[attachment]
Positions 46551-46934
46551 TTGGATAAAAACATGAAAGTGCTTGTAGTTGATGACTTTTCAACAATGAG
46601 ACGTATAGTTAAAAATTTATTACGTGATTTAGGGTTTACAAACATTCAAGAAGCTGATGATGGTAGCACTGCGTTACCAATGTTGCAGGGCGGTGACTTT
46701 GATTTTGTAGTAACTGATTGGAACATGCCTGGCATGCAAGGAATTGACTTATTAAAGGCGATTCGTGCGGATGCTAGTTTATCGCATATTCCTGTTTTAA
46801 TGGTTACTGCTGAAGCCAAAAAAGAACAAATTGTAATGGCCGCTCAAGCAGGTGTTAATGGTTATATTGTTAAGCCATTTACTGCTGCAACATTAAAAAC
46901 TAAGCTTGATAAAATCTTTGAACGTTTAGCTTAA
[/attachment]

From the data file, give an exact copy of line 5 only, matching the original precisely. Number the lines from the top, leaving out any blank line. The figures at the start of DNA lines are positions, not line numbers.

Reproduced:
46801 TGGTTACTGCTGAAGCCAAAAAAGAACAAATTGTAATGGCCGCTCAAGCAGGTGTTAATGGTTATATTGTTAAGCCATTTACTGCTGCAACATTAAAAAC